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24.3- Independent States in South & Southeast Asia

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Presentation on theme: "24.3- Independent States in South & Southeast Asia"— Presentation transcript:

1 24.3- Independent States in South & Southeast Asia

2 India Divided After World War II, British India was divided into two countries based on religion (Hindu) India (Muslim) Pakistan Pakistan consisted of two regions separated by India West Pakistan East Pakistan

3 India Divided In 1947, India and Pakistan became independent
Muslims fled to Pakistan, Hindus to India The mass migrations led to great violence Mohandas Gandhi was assassinated by a Hindu militant

4 The New India The newly independent India had a parliamentary form of government led by Prime Minister Jawaharlal Nehru and the Congress Party Nehru wanted India to have a moderate socialist economic structure India developed a large industrial sector Industrial production almost tripled between 1950 and 1965

5 The New India Indira Gandhi became prime minister of India after the death of Nehru, her father She ruled for most of the time from 1966 to 1984 India’s growing population, high poverty rates, and ethnic and religious differences caused problems

6 The New India Militant Sikhs demanded that Punjab become independent from India Gandhi used military force against Sikh rebels, killing many of them She was assassinated in retaliation

7 The New India Indira Gandhi’s son, Rajiv Gandhi, became prime minister after his mother’s death He encouraged private enterprise and foreign investment There was a growth in India’s middle class He was assassinated in 1991 while campaigning for reelection

8 The New India Tension between Hindus and Muslims continues to threaten India’s stability Tensions between India and Pakistan escalated when each country became a nuclear power.

9 Pakistan East Pakistan and West Pakistan are very different in nature
West Pakistan is a dry and mountainous area East Pakistan has marshy land densely populated with rice farmers East Pakistanis felt that the government located in West Pakistan ignored their needs After a brief civil war, East Pakistan became the new nation of Bangladesh Pakistan (as West Pakistan is now called) and Bangladesh have had difficulty establishing stable governments

10 Southeast Asia Colonies in Southeast Asia gained their independence after World War II In 1946, the United States granted total independence to the Philippines Great Britain granted independence to Burma in 1948 and to Malaya in 1957 In 1949, the United States pressured the Netherlands into granting independence to Indonesia and the non-Communist government set up by Achmed Sukarno

11 Southeast Asia The local Communist Party and Ho Chi Minh led the independence movement against France in Vietnam In 1945, the Vietminh–an alliance of forces under Communist leadership–took control of most of Vietnam The French, however, refused to accept the new government and took control of the southern part of the country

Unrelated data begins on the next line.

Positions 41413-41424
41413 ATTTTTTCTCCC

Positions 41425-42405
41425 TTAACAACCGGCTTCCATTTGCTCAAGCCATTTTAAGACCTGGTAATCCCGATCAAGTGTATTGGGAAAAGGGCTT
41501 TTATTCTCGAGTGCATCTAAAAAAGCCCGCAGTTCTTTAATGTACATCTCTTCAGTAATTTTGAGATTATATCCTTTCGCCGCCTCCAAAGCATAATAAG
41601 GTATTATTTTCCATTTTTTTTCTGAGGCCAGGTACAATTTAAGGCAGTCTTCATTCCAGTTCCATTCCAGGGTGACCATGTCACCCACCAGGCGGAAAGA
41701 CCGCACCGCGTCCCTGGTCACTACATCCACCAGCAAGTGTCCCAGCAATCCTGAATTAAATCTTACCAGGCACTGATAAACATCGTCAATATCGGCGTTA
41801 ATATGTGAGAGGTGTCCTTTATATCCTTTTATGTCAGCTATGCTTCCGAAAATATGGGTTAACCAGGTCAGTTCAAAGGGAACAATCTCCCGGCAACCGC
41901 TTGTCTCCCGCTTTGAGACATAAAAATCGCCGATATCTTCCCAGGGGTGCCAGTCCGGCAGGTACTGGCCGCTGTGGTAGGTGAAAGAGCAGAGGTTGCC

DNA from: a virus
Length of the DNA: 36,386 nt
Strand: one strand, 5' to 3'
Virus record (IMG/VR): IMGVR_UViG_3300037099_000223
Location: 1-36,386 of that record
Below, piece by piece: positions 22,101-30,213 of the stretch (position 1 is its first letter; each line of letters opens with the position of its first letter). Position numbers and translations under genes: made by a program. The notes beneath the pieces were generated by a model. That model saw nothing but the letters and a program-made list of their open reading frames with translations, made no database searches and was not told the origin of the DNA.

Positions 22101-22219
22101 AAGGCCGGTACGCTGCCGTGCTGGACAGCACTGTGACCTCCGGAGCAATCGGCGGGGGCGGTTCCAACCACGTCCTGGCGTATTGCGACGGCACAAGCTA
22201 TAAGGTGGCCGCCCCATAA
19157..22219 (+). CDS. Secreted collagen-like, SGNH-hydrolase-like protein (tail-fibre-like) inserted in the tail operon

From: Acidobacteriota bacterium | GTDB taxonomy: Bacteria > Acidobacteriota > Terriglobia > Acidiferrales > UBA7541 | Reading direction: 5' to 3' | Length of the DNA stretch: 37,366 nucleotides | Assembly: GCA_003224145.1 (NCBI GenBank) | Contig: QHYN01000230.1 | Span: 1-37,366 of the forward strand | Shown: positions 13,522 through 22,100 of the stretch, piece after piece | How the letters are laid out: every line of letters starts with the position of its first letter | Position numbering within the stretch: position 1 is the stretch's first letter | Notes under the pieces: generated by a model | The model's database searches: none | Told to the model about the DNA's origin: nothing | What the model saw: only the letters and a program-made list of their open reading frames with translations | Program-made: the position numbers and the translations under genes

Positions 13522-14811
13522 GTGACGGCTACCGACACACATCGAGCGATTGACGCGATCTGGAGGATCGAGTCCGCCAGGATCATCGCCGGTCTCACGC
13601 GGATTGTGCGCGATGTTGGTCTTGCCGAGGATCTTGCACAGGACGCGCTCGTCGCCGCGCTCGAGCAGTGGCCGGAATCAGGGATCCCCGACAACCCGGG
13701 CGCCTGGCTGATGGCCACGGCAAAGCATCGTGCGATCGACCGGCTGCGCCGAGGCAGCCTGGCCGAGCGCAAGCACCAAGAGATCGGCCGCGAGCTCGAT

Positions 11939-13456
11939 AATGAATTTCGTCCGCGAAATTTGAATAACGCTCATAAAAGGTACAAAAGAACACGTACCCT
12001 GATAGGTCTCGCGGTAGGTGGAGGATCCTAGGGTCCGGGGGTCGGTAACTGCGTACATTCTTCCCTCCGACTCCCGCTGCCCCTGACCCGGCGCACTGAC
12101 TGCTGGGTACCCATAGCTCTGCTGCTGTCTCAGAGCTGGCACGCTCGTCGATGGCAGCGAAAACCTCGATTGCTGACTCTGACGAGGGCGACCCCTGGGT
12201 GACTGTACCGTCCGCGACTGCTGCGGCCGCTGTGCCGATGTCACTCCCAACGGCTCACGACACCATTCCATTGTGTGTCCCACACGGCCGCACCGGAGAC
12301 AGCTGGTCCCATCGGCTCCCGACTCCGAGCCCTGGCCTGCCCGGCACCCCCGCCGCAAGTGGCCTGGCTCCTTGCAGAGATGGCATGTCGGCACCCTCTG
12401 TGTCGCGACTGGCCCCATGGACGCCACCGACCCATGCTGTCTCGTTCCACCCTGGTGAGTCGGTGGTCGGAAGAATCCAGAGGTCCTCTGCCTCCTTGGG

12 Southeast Asia France fought Ho Chi Minh’s Vietminh for control of Vietnam In 1954, France agreed to a peace settlement Vietnam was divided–the Communists were based in Hanoi in the north and the non-Communists were based in Saigon in the south By early 1965, the South Vietnamese Communist guerrillas known as Viet Cong were ready to seize control of the entire country

13 Southeast Asia The United States had been providing aid to South Vietnam, but in March 1965, President Lyndon Johnson decided to send U.S. troops there to prevent a Communist victory By the end of the 1960s, the Vietnam War reached a stalemate–neither side was able to make significant gains In 1973, President Nixon reached an agreement with North Vietnam that allowed the United States to withdraw its forces Within two years, Vietnam was forcibly reunited by Communist armies

14 Southeast Asia By the end of 1975, Laos and Cambodia also had Communist regimes The dictator Pol Pot, leader of the Khmer Rouge, established a brutal revolutionary regime in Cambodia The Communist victory in Indochina did not lead to the “falling dominoes” that many U.S. policy makers had feared

15 Southeast Asia At first, many of the newly independent states in Southeast Asia hoped to form democratic, capitalist states By the end of the 1950s, rapid economic growth had not occurred This weakened newly democratic countries and opened the way for military and one-party autocratic regimes

16 Southeast Asia Recently, some Southeast Asian countries have again moved toward more democratic governments In the Philippines, President Ferdinand Marcos came to power in 1965 After Marcos was forced from office in 1986, Corazon Aquino became president and worked for democratic reforms In 2001, Gloria Arroyo was elected. She focused on the economy and terrorism

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